AFC North: Colts hire Chuck Pagano

The Ravens' players thought they might lose a coordinator this offseason. But everyone thought it would be Cam Cameron and not Chuck Pagano.

Losing Pagano -- who was named the Colts' new head coach Wednesday -- is a big shock and a big blow to the Ravens' defense. He did more than take Baltimore from being the 10th-ranked defense to the third-ranked one. Pagano brought back the swagger to a Ravens defense that had lost its way.

Changing defensive coordinators is nothing new to the Ravens. They've maintained success in going from Marvin Lewis to Mike Nolan to Rex Ryan. But it's different with losing Pagano. There's an uneasiness now because of what preceded him.

Before Pagano took over the defense, Baltimore rarely blitzed and recorded a team record-low 27 sacks in 2010 under coordinator Greg Mattison. In their first season under Pagano, the Ravens went into attack mode and finished first in the AFC with 48 sacks.

The front-runner to replace Pagano is linebackers coach Dean Pees, who was the Patriots' defensive coordinator from 2006 to 2009. The Ravens also could look at defensive line coach Clarence Brooks.

Whoever it is, the new coordinator can't allow the aggressiveness on defense to leave with Pagano, who wasn't afraid to blitz linebackers, safeties and cornerbacks. Under Pagano, the Ravens' defense played like the one of old. Pressuring the quarterback led to turnovers, which led to easy scores. The Ravens led the NFL with 21 forced fumbles this season, which was three more than any other team.

The Ravens took on the personality of Pagano, who took pride in being a gambler when it came to defense.

"My motto's always been: They can fire you but they can't eat you," Pagano said during the season. "If we go down, we're going down saying we put it all out there. Not that we want to be stupid. We have to take calculated risks. But we will let the fur fly."

The Ravens' challenge isn't finding another defensive coordinator. They have to find another risk-taker.
When Baltimore Ravens defensive coordinator Chuck Pagano got to interview for the Indianapolis Colts' head coaching job, I thought it was a good first step that would help him prepare for the future when he had a better shot at becoming one.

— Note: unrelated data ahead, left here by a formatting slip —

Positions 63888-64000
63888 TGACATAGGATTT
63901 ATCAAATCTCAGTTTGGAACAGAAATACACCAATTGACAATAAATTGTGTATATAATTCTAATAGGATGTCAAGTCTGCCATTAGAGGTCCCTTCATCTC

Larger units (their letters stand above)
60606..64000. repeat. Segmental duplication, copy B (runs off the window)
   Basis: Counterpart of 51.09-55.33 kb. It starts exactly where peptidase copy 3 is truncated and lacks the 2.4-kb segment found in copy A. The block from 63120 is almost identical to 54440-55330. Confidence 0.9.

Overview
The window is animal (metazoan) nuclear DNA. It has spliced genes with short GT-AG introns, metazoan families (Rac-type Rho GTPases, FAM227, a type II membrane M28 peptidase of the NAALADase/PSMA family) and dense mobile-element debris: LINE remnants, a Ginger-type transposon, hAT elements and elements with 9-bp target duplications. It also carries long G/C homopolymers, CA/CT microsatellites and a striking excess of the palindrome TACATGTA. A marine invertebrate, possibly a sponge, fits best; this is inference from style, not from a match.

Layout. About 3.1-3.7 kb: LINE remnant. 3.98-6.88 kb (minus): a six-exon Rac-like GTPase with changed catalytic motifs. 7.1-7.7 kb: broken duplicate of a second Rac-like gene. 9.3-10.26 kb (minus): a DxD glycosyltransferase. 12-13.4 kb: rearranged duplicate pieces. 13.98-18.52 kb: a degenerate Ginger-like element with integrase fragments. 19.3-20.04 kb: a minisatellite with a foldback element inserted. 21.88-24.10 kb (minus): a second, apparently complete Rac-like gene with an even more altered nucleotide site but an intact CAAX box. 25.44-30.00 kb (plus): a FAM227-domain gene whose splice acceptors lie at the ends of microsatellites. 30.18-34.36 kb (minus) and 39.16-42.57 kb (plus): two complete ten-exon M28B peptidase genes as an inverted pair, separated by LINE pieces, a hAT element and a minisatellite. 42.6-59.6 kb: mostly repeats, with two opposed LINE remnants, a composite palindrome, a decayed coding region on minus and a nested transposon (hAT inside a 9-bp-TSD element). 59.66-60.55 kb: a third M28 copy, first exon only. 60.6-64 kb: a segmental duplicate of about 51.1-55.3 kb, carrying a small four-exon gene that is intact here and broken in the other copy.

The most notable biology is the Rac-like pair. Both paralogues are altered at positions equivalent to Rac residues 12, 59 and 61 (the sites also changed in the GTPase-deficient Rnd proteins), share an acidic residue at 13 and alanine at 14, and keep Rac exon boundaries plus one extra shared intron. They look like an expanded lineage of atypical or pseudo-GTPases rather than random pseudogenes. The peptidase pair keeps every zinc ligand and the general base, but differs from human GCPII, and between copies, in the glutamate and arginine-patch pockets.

[+] EnlargeJohn Harbaugh and the Ravens host the 3-2 Texans in Week 6.
Icon SMIDefensive coordinator Chuck Pagano (right) helped the Baltimore Ravens achieve a 12-4 record in 2011.
Pagano had never interviewed for a head coaching job. He was only one year removed from being a secondary coach.

But surprise — Pagano was named the new head coach of the Colts today, as first reported by Pro Football Talk.

"It's difficult to leave the Ravens, but I couldn't pass up on this great opportunity," Pagano said in a statement released by the Ravens. "I'm just thrilled and so excited."

Pagano is exactly what a Colts team needs in what should be an offseason of change in Indianapolis. He has a take-charge approach that was beloved and respected by the Ravens players. His enthusiasm is infectious.

When a Ravens defensive back broke up a big pass in practice, he's on the sideline starting the chant of that player's name. And, during last year's training camp, when the defense stopped Joe Flacco a few yards short of the end zone in a two-minute drill to end practice, Pagano was the first one running on the field with his fist raised high.

He exudes confidence and wants his players to be aggressive. As a coach, he's been known to throw hats and headsets in fits of anger. As a college player in the early '80s, he was known for delivering big hits — "a headhunter," as Ravens linebacker Jarret Johnson once put it — as a 155-pound safety at Wyoming.

When he talks, it's a mixture of brashness and a sense of humor. His approach is Rex Ryan light.

Once asked if he ever considered working again for the Raiders, Pagano said, "a two-year sentence in Oakland is enough."